Tokyo Ondo (A Folk Song of Tokyo for a Dance)

Dai Tokyo Ondo (A Folk Song of Big Tokyo for a Dance)

Kawachi Ondo (A Folk Song of Kawachi for a Dance): In Osaka Prefecture

Goshu Ondo (A Folk Song of Goshu for a Dance): This song is enjoyed throughout the Kansai area, including Shiga Prefecture, but it's said to have originated in Higashi-Omi City.

Hokkai Bon Uta (A Folk Song of Hokkaido for the Bon Festival Dance): In Hokkaido Prefecture

Kodomo Bon Odori Uta (A Children's Folk Song of Hokkaido for the Bon Festival Dance): In Hokkaido Prefecture

Zundoko Bushi (A Folk Tune Interjected as a Refrain of Zundoko)

Soran Bushi (A Folk Tune Interjected as a Refrain of Soran)

Nanyadoyara (A Folk Tune Interjected as a Refrain of Nanyadoyara): This tune is also called Nanyatoyara, and it's enjoyed in the northern part of Iwate Prefecture, the southern part of Aomori Prefecture and the Kazuno district of Akita Prefecture.

Gujo Bushi (A Folk Tune of Gujo): In Gifu Prefecture

Nagoya Bayashi (A Folk Song of Nagoya for the Bon Festival Dance): In Aichi Prefecture

Dai Nagoya Ondo (A Folk Song of Big Nagoya for a Dance): In Aichi Prefecture

Dekansho Bushi (A Folk Tune Interjected as a Refrain of Dekansho): In Sasayama City, Hyogo Prefecture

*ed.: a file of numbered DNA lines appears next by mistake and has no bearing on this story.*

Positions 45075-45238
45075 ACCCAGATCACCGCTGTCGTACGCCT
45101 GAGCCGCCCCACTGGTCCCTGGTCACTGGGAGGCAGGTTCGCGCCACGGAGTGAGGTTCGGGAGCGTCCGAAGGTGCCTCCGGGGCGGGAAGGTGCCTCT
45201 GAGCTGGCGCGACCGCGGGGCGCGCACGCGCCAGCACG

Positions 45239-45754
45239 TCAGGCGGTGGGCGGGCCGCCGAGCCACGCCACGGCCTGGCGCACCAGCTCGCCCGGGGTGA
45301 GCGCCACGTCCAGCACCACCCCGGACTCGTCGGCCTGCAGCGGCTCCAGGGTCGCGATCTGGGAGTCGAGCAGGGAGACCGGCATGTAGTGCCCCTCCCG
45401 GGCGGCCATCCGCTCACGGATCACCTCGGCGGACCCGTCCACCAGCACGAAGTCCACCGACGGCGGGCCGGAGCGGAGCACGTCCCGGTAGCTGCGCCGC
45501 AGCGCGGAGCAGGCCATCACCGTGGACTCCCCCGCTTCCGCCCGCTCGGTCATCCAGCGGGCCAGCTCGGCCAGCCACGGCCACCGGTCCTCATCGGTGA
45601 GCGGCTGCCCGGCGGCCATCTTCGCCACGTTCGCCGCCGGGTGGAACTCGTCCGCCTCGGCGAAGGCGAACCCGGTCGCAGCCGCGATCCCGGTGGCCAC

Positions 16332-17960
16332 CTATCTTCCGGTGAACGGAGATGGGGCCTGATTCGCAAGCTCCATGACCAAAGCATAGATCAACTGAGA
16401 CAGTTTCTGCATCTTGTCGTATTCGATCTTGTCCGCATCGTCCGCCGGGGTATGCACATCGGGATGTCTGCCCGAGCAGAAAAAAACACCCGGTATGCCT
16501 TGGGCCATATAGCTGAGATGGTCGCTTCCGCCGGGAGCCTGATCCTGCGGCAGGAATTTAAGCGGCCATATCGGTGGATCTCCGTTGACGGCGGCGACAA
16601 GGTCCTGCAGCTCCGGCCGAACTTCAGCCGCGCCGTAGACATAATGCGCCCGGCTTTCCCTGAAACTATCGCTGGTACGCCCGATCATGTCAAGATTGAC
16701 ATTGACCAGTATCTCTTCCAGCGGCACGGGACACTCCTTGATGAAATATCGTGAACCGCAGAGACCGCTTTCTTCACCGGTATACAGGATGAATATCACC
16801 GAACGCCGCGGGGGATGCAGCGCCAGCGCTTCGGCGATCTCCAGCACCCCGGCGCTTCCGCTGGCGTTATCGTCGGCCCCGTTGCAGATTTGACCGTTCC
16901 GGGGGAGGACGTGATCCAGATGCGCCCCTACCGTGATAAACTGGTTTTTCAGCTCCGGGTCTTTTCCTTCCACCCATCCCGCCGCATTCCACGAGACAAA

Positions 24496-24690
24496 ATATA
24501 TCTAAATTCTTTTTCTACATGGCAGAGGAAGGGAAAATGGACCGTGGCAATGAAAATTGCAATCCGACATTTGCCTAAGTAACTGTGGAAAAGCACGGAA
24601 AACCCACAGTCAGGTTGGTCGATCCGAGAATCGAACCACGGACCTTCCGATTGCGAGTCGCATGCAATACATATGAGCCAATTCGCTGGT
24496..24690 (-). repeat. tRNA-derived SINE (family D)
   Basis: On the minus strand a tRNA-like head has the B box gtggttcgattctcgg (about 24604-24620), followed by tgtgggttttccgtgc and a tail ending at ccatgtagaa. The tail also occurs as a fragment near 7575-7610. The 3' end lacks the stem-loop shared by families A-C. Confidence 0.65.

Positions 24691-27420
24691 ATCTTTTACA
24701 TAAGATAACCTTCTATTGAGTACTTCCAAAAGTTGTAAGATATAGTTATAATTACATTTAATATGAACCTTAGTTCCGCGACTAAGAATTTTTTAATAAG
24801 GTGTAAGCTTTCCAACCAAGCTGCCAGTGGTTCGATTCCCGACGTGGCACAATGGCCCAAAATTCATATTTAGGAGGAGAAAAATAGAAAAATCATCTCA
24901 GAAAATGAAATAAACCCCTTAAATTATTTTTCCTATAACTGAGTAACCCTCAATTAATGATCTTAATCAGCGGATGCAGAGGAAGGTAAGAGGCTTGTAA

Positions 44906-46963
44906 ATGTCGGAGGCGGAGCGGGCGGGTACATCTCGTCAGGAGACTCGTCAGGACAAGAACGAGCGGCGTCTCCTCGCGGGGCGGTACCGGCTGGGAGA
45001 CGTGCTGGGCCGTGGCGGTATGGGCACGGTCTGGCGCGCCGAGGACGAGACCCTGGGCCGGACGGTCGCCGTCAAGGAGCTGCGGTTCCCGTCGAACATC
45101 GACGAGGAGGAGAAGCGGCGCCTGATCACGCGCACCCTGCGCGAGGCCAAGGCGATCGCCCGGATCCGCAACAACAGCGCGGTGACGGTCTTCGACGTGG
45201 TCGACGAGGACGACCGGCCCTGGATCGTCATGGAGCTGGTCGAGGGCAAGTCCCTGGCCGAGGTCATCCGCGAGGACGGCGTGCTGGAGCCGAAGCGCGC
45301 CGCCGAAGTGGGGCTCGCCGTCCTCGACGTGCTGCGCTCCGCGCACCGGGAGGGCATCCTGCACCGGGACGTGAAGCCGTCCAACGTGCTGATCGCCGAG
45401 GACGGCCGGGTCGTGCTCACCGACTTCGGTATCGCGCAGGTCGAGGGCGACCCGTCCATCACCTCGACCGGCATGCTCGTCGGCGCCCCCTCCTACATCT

The Bon festival dance abroad

Similar events are held in the communities of Japanese immigrants, such as those of Hawaii and California. The events are similarly called 'Bon dances,' but the repertoire of the dances and songs is replaced with those of the respective communities.

Costume

In most cases, a drummer and a caller (both on a tower) and dancers conventionally wear yukata (a Japanese summer kimono), but it's okay for general participants to wear ordinary clothes. If dancers belong to the same group, in most cases they'll wear matching yukata. In some cases, women put their uchiwa (a round fan) between the back of the yukata and the obi (broad sash around the waist). Moreover, in some cases the men dance with hachimaki (headbands) on their heads and inro (small decorative cases) suspended from their waists.

In some regions, a mask of a fox or something is worn, while in other regions thick makeup (like stage makeup) and gorgeous clothing are worn.

Origin of a Bon festival dance

The Bon festival dance was originally a Buddhist event. In the Heian period, the virtuous Buddhist priest Kuya began nenbutsu-odori (a dance with an invocation to the Buddha). Combined with Urabon (the formal name of Bon), this seems to have been regarded as the event for greeting the spirits of--and paying homage to--the dead. It is said that people started dancing to the drumbeat at the beginning of the Muromachi period.

Even today, there are local areas where the Bon festival dance is held as an act of homage to those who have died since the last Bon.

People dance to the drumbeat and the lyrics, which are called 'kudoki.'
Besides serving the dance, kudoki also shows us the cultural tradition of the local community. In some areas, the festival participants dance going around each of the houses in which someone has died since the last Bon.

The Bon festival dance was once held on July 15, based on the lunar calendar. Thus the dance was always done under a full moon.